Some institutions also offer housing support to their students. A slight majority of continuers (51 percent) affirmed that their college offered housing support, but only 18 percent of stop-outs shared this sentiment. Thirty-five percent of stop-outs were unsure about whether they could have received housing support from their former college. One in four continuers have gotten housing support from their institution, and approximately three in ten stop-outs (29 percent) expressed they would have utilized this service had they known or had access. (See Figure 6).

Mental health support

Last but not least, approximately six in ten continuers (61 percent) shared that their institution offers mental health services to students. Only one in four stop-outs were sure that their former institution provided mental health support, with over four in ten (42 percent) being unsure. Three in ten continuers have used mental health services, and an additional 19 percent expressed they would use this service if they had access. A small six percent of stop-outs used mental health services when enrolled, with 22 percent saying they would have been interested in utilizing such support. (See Figure 7).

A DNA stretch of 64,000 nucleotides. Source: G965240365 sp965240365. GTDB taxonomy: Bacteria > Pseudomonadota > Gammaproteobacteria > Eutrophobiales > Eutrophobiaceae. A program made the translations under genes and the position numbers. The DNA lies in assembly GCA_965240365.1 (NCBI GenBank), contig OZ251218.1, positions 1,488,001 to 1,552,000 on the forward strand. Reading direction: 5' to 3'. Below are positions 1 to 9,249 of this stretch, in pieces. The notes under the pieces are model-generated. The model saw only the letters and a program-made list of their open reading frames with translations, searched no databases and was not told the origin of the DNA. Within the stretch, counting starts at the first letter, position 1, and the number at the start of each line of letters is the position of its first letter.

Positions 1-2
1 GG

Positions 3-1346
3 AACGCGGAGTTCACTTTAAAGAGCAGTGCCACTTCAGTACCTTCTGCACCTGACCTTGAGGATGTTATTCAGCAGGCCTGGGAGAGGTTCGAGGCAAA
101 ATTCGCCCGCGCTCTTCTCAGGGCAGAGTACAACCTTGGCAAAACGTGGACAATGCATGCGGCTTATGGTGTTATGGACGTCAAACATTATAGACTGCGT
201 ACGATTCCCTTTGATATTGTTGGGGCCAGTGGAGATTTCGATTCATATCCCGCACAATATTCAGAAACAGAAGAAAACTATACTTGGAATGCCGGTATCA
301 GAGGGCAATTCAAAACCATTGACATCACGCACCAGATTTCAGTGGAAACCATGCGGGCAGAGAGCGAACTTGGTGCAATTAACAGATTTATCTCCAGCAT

When all types of student support services are considered, we find that stop-outs are more likely than continuers to be unaware of such offerings. Stop-outs are also less likely to have benefited from these support services when compared to continuers. Support services play a critical role in helping students meet their financial, academic, and basic needs. Knowing this, it is critical that institutions actively work to make students aware of these offerings – particularly those who are at risk of stopping out. Strengthening support services on community college campuses can help retain students who are particularly vulnerable, as well as provide a sense of security for future generations of students seeking to complete programs.


[1] Our survey looks into two groups of students at community college: “continuers,” who enrolled anytime between January 2020 and July 2023 and continued enrollment in fall of 2023, and “stop-outs,” who enrolled anytime between January 2020 and July 2023 and are no longer enrolled. This survey includes an oversample of respondents who are caregivers and was conducted in November-December 2023.

Related Topics
Higher Education Access and Affordability